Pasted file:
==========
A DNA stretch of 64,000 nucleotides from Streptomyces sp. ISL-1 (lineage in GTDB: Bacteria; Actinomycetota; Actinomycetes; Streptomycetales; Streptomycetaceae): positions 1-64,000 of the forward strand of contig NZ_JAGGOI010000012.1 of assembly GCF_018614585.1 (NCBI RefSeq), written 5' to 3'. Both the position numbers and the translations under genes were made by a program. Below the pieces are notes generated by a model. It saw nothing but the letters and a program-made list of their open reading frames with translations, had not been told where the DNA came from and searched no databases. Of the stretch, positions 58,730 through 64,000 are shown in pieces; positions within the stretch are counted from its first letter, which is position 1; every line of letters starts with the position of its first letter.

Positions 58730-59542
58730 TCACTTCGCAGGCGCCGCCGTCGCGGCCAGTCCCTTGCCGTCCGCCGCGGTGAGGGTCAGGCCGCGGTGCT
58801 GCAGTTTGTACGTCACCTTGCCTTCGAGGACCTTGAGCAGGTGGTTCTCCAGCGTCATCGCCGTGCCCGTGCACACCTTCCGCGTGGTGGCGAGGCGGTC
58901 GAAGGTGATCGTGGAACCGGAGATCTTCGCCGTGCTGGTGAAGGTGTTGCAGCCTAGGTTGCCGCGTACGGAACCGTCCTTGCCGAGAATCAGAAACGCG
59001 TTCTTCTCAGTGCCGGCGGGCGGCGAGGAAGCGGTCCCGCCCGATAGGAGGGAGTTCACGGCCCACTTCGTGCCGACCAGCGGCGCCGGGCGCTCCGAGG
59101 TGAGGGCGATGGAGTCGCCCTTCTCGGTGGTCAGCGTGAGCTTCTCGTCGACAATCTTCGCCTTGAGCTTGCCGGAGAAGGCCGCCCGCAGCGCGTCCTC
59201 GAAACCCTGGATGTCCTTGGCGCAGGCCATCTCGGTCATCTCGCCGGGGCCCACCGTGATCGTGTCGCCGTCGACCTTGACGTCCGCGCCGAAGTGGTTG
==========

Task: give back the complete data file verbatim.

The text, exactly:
A DNA stretch of 64,000 nucleotides from Streptomyces sp. ISL-1 (lineage in GTDB: Bacteria; Actinomycetota; Actinomycetes; Streptomycetales; Streptomycetaceae): positions 1-64,000 of the forward strand of contig NZ_JAGGOI010000012.1 of assembly GCF_018614585.1 (NCBI RefSeq), written 5' to 3'. Both the position numbers and the translations under genes were made by a program. Below the pieces are notes generated by a model. It saw nothing but the letters and a program-made list of their open reading frames with translations, had not been told where the DNA came from and searched no databases. Of the stretch, positions 58,730 through 64,000 are shown in pieces; positions within the stretch are counted from its first letter, which is position 1; every line of letters starts with the position of its first letter.

Positions 58730-59542
58730 TCACTTCGCAGGCGCCGCCGTCGCGGCCAGTCCCTTGCCGTCCGCCGCGGTGAGGGTCAGGCCGCGGTGCT
58801 GCAGTTTGTACGTCACCTTGCCTTCGAGGACCTTGAGCAGGTGGTTCTCCAGCGTCATCGCCGTGCCCGTGCACACCTTCCGCGTGGTGGCGAGGCGGTC
58901 GAAGGTGATCGTGGAACCGGAGATCTTCGCCGTGCTGGTGAAGGTGTTGCAGCCTAGGTTGCCGCGTACGGAACCGTCCTTGCCGAGAATCAGAAACGCG
59001 TTCTTCTCAGTGCCGGCGGGCGGCGAGGAAGCGGTCCCGCCCGATAGGAGGGAGTTCACGGCCCACTTCGTGCCGACCAGCGGCGCCGGGCGCTCCGAGG
59101 TGAGGGCGATGGAGTCGCCCTTCTCGGTGGTCAGCGTGAGCTTCTCGTCGACAATCTTCGCCTTGAGCTTGCCGGAGAAGGCCGCCCGCAGCGCGTCCTC
59201 GAAACCCTGGATGTCCTTGGCGCAGGCCATCTCGGTCATCTCGCCGGGGCCCACCGTGATCGTGTCGCCGTCGACCTTGACGTCCGCGCCGAAGTGGTTG